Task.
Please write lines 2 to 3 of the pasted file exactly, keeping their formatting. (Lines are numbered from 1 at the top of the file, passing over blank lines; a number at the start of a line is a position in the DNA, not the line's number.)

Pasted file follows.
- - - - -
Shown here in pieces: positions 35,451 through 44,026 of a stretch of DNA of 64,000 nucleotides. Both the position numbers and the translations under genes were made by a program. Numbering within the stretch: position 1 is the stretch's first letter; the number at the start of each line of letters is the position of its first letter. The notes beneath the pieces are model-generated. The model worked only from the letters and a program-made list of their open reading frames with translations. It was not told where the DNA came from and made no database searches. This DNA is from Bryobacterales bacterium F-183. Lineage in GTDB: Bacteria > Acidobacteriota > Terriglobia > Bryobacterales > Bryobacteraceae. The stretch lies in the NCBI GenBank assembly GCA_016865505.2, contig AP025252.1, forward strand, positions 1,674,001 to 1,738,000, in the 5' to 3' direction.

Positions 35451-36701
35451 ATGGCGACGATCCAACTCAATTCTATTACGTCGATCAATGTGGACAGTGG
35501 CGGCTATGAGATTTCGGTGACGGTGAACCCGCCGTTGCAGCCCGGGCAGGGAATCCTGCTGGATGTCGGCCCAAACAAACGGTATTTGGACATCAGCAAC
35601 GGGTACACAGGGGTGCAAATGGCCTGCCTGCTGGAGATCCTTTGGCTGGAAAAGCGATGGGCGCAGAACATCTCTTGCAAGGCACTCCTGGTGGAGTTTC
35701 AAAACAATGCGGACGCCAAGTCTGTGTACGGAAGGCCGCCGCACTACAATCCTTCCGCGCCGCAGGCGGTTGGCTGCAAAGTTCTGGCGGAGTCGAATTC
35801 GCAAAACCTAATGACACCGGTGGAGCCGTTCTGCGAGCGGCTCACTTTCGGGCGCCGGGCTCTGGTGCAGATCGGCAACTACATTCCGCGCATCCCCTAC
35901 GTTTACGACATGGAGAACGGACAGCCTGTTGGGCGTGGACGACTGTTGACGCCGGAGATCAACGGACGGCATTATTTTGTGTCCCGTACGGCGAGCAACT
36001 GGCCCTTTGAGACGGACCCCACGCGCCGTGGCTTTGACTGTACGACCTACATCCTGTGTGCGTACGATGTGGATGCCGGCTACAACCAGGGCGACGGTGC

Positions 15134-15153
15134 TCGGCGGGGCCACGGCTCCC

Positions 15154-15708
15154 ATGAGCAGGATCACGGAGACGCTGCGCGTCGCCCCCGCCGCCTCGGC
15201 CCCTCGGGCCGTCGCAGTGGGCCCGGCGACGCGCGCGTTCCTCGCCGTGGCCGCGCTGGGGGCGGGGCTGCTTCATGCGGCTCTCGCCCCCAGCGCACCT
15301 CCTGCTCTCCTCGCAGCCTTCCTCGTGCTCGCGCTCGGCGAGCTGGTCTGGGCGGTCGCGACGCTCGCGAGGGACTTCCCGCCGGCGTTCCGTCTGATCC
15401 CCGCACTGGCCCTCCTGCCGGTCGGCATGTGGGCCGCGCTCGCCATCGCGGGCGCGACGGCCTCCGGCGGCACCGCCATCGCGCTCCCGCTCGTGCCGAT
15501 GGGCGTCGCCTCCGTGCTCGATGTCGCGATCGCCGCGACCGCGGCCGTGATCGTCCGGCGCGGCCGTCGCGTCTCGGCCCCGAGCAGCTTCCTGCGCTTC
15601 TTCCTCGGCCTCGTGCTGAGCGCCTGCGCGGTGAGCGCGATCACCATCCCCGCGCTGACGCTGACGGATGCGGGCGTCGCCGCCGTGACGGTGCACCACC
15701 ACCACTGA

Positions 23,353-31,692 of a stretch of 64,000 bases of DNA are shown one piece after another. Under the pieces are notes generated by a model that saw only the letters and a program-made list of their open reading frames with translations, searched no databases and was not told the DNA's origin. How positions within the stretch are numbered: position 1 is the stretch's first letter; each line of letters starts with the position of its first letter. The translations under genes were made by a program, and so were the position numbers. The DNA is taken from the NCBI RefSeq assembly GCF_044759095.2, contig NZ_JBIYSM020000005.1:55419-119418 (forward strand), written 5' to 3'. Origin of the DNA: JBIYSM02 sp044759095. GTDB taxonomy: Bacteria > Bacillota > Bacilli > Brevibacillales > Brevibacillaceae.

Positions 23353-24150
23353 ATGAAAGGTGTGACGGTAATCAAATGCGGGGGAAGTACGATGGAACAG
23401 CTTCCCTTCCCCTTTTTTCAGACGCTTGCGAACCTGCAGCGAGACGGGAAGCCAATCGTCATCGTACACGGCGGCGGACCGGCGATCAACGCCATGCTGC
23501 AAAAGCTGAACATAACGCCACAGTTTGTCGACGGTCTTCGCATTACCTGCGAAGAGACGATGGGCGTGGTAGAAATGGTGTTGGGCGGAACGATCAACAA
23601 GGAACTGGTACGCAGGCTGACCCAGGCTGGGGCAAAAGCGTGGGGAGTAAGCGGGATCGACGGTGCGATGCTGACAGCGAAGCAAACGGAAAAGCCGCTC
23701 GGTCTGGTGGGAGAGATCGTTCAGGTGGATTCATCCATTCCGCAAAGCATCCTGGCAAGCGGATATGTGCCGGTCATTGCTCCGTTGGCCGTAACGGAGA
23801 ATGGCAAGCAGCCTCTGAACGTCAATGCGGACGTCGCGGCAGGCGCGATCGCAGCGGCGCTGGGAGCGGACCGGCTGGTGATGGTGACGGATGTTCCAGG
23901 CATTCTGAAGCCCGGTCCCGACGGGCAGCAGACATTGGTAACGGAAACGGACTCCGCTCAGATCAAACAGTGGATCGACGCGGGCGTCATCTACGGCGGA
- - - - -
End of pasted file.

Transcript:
Positions 35451-36701
35451 ATGGCGACGATCCAACTCAATTCTATTACGTCGATCAATGTGGACAGTGG